When it comes to poor phone signal and mobile Internet connection, it’s easy to blame our local telecommunications company. But part of the blame can also be placed on the government and excessive bureaucracy

Putting up cell sites is one of the major means for a telco to improve its coverage and service quality in any given area. And yet getting a single cell site operational has unnecessarily become a challenge in the Philippines that takes several months to complete, with at least 29 required permits from local government units.

That excruciatingly long time and excessive number of permits is the reason why telcos can’t build cellular towers quickly, according to Globe Telecom.

To start, a telco must negotiate with lessors of possible properties and locations where a cell site structure can be raised. This also involves acquiring four documents: land title, tax declaration, tax clearance, and contract of lease.  This first step alone takes one to two months.

Afterwards, a telco must get the consent of the duly constituted homeowners association if the chosen location is within a residential zone. This second step involves three permits and takes another one to two months. Getting a barangay resolution or clearance that endorses the cell site is the third step. That’s yet one more permit and one month consumed.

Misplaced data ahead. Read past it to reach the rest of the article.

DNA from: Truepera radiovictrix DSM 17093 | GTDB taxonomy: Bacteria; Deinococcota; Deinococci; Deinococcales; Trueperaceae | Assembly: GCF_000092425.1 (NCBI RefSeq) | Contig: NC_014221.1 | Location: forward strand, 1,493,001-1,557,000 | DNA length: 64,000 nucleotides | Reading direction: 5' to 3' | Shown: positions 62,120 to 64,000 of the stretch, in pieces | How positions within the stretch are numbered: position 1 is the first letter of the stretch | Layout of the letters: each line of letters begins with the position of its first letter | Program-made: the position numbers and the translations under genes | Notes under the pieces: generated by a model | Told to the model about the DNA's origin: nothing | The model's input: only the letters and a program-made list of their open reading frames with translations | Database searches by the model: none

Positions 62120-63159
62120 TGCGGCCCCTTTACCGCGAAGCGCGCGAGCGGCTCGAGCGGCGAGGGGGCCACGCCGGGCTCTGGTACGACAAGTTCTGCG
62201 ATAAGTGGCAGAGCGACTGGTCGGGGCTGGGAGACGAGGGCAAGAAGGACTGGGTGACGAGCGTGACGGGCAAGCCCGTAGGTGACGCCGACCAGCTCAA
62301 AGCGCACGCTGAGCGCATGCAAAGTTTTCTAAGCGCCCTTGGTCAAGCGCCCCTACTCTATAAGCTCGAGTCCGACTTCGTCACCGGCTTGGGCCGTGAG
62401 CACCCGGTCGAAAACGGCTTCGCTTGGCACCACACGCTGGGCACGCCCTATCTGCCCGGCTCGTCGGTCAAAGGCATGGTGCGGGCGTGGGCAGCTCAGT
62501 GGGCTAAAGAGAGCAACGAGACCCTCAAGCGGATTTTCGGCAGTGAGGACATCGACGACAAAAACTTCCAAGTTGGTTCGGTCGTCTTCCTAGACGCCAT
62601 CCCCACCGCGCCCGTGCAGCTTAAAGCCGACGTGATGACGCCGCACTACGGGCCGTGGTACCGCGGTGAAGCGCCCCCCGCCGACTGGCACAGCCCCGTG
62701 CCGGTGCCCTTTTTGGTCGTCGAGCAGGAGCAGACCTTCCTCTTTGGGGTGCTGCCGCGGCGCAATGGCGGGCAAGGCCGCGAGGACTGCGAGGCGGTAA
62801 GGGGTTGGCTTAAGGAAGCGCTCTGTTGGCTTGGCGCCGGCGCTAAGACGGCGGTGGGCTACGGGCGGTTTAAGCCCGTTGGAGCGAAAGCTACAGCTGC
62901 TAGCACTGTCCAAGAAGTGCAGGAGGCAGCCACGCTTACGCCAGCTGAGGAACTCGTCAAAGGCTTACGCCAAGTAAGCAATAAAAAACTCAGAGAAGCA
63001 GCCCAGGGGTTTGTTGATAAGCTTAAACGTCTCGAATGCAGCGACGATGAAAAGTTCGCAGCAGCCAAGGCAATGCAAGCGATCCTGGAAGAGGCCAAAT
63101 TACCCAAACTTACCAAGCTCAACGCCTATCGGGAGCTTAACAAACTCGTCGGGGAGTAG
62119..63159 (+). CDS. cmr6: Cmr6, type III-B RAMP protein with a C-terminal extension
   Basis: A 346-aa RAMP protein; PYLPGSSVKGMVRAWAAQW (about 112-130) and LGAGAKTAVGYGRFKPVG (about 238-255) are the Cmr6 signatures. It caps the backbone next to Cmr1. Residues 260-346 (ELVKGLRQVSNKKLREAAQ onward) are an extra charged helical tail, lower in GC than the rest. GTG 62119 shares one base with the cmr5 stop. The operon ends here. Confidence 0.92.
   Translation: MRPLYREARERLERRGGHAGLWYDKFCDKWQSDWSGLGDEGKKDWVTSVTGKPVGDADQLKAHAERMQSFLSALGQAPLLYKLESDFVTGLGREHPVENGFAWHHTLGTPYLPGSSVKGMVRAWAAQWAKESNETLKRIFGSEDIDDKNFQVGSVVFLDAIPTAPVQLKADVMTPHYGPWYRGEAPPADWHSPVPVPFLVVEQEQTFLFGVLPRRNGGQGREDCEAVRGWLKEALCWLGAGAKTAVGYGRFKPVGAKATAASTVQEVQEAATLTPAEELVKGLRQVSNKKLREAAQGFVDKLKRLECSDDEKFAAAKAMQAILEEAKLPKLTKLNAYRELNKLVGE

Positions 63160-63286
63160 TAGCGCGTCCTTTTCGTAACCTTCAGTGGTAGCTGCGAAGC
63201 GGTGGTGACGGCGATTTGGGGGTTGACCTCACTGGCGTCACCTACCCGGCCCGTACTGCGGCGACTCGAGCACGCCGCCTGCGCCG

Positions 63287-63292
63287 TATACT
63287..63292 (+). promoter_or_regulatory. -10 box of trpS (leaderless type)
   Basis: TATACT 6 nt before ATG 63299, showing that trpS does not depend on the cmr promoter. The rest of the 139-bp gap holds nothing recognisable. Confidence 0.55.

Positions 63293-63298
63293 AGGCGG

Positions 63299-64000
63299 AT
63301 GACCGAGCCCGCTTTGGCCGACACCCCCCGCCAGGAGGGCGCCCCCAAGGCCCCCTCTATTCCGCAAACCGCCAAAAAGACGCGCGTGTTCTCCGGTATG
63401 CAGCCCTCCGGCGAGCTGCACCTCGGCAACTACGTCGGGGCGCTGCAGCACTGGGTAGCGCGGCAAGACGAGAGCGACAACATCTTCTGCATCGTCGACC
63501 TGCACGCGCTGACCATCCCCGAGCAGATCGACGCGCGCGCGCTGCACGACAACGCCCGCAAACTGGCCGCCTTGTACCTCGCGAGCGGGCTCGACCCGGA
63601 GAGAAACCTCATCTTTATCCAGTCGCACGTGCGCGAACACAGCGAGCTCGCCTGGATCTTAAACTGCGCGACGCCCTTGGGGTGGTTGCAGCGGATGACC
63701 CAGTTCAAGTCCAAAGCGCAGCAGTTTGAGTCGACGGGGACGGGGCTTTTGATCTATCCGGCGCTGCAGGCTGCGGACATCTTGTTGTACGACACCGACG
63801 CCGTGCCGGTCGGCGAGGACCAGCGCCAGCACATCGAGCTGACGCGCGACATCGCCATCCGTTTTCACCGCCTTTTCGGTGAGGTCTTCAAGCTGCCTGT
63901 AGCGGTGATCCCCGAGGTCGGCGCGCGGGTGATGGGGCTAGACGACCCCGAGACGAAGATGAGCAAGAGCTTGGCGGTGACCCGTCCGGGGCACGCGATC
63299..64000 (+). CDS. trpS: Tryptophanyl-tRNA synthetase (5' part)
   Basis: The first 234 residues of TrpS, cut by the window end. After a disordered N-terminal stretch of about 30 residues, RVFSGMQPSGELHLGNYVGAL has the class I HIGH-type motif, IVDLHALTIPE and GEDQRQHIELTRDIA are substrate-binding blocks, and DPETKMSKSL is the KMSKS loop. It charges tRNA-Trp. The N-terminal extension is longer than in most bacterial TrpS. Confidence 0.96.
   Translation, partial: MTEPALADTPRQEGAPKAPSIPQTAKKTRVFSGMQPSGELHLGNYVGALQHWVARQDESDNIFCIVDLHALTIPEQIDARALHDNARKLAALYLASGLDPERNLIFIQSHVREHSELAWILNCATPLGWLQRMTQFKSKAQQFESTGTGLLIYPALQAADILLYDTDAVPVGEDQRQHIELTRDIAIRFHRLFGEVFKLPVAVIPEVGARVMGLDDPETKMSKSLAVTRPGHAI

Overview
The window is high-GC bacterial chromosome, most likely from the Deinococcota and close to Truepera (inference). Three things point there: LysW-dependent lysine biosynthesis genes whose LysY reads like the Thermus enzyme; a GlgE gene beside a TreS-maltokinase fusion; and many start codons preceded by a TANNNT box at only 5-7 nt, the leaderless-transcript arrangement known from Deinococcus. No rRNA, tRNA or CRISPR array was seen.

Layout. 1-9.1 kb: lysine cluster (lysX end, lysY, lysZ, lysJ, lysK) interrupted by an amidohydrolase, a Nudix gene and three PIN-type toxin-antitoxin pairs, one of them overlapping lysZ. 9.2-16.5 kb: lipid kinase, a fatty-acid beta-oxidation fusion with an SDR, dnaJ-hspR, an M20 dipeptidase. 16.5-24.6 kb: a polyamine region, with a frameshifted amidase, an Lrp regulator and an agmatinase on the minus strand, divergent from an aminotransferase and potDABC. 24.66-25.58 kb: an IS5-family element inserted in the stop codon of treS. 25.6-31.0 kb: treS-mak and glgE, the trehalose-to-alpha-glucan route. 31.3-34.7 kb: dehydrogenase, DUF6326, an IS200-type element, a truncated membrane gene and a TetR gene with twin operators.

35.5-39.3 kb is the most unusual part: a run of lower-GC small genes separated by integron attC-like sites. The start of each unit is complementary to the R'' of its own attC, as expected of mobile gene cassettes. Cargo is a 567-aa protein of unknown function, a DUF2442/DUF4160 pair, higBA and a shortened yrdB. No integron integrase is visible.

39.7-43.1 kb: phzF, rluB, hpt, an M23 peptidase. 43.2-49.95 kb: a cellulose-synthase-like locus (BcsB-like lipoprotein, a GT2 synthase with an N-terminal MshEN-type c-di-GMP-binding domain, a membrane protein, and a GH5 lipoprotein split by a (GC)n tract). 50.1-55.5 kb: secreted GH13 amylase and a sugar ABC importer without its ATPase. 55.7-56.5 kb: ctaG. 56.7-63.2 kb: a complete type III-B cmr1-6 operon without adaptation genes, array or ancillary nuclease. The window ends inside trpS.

PH Government eyes common tower policy to improve cellular coverage

Things then get tedious and unbearably long to a greater degree at step four. A telco must secure permits from different national government departments, commissions, councils and bureaus, such as the Department of Environment and Natural Resources, Civil Aviation Authority of the Philippines, and even the Bureau of Fisheries and Aquatic Resources for some reason. At least nine to 14 permits are needed, taking at least 3 months to a year.

You’d think the process ends with getting the national permits, but a telco still must approach local government units for a structural permit, fire clearance, and flood certificate, among many others. This final step amounts to 13 permits and at least three to five more months. 

By the telco’s estimate, at least 29 permits are needed, with at least nine months spent, to get approval for just one cell site. Only when all this is said and done can the site construction finally begin. 


Per data by TowerXchange, as reported by the Manila Standard, the Philippines has a cell site density of 4,036 users per cell site, and that means we’re among Asian countries with the lowest cell site density. Neighboring Vietnam, in comparison, enjoys a less crowded 914 user-per-site density, all thanks to having more operational cell sites.

Fortunately, President Duterte seems to be paying attention to the plight of our local telcos. On Sunday night, he ordered LGUs to process cell site permit applications within just three days or otherwise face possible corruption charges and suspension.

In addition, the Department of Information and Communication Technology (DICT) also announced a streamlined process of acquiring permits for cell towers, cutting the duration to just 16 to 20 days.

Only time will tell if the new DICT guidelines and the President’s threat to slacking local officials can really help improve the connectivity in the country. 

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  1. How do you stop a tower from being installed next to your home. No one in the Philippines asks permission, they just do it and hope no one complains. Surely the people have a right to not be radiated on. Barangay and City officials are in it for the money money. 1000 peso under the table, can result in cancers and tumors. Not fair. Any suggestions?